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From polar bears to pets, here's how animals are keeping cool during Calgary's heat wave

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As the sun continues to beat down on Calgary, the pair of polar bears at the Wilder Institute/Calgary Zoo are more than happy to splash around. 

Staff have been busy making sure water features, cold treats and cooling stations are available to all of the animals on the property during the ongoing heat wave. 

"Calgary has very similar temperatures to what polar bears will experience in the wild," said Patrick Thompson, the zoo's manger of animal care. 

The polar bears, named Baffin and Siku, are just as comfortable with temperatures hovering around 30 C as they are when it dips to -40 C, he said. 

"When we think about polar bears, we think about them being out on the ice and being cold, but they have to live and exist during the spring summer and fall too, right?" he added. 

Humboldt penguins are basking on the rocks and being fed frozen 'fishsicles,' while other animals are kept in temperature-controlled environments indoors. 

"The Animal Care team is going to be watching them really closely looking for signs of heat stress," Thompson said.

Penguins at the Calgary Zoo on Tuesday, July 9, 2024.Outside of the zoo, many Calgarians are opting to take their pets for walks and swims along the river. 

"We usually come here all the time just to like cool down," said Tessa Mills, who took her dog, Toast to the water on Tuesday morning.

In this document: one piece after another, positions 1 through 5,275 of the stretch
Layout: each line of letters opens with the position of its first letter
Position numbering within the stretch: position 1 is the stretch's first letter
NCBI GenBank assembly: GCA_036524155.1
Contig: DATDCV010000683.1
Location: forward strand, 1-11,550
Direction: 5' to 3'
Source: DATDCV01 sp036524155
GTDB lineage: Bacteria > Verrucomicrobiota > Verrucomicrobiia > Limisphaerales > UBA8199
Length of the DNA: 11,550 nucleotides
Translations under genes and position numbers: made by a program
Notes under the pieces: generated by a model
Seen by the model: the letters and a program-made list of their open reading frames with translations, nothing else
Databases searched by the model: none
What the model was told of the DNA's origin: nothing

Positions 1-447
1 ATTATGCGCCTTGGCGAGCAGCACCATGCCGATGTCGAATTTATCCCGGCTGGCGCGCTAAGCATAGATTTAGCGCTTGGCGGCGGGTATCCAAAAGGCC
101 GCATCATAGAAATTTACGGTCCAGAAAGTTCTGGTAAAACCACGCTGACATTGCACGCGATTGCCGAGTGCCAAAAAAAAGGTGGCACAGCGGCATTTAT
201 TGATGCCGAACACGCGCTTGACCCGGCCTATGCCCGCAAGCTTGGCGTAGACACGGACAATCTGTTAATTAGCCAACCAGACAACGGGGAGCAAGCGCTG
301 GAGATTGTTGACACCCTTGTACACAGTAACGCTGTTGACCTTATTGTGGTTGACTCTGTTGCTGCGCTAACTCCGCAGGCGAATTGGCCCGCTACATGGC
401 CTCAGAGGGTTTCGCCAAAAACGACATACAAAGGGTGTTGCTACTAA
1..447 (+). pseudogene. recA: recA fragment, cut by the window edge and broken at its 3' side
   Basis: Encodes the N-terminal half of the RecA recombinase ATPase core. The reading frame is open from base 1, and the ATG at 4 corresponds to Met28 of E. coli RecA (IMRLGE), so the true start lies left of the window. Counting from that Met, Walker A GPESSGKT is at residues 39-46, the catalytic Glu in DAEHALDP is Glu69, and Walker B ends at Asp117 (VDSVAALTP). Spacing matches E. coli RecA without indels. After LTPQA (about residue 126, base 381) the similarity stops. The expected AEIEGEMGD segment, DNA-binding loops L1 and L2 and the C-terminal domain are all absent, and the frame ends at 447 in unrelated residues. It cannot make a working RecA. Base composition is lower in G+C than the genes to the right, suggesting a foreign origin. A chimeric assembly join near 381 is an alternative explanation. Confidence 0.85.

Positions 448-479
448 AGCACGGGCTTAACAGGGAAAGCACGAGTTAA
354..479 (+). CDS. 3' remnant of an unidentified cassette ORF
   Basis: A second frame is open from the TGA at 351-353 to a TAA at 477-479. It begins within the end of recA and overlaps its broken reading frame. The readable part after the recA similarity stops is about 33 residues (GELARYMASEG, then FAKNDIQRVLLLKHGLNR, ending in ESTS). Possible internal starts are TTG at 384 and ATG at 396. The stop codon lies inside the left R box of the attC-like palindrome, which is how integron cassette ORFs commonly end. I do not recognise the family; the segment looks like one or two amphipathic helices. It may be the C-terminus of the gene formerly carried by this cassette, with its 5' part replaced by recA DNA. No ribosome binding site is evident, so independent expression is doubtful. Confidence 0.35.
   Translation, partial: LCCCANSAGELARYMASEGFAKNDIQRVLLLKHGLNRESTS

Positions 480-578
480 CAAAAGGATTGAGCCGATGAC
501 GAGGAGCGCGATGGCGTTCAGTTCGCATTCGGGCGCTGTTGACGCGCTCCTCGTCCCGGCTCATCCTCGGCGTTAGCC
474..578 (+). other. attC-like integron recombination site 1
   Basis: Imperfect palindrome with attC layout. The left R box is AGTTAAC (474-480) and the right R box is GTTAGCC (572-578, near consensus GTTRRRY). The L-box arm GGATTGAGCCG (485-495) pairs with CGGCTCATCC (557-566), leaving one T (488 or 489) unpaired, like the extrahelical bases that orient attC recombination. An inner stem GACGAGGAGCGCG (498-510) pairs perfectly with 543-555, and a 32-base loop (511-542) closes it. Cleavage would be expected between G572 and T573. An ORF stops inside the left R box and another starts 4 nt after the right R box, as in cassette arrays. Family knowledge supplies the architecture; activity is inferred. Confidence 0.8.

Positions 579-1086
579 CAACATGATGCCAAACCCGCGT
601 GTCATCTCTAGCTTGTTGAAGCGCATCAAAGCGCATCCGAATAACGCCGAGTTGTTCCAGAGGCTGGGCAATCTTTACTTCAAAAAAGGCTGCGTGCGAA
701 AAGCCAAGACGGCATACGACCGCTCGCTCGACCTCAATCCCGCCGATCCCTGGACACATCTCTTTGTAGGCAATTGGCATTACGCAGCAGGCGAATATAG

"We let him swim, get him tired, because then he gets to sit inside."

Toast the dog takes a swim to cool down in Calgary on Tuesday, July 9, 2024.Those measures are recommended when Calgary experiences a heat wave, says one local veterinarian.

Westmount Animal Clinic staff typically see more visits from pets and their owners when the city sees extreme temperatures, including during the current warm weather. 

"Pets aren't really able to regulate their heat like we can through sweating, so they have to pant, and there's a really a limit to how much that they can kind of tolerate," said Dr. Chanpreet Bath with the clinic. 

People should provide their pets lots of shade and water and not leave them in vehicles alone, Bath said. 

"The temperature really, really gets high. It's almost like it's kind of like an oven in a car, right?" he said.

"That can that can also predispose them to having something like heat stroke hyperthermia," Bath added. 

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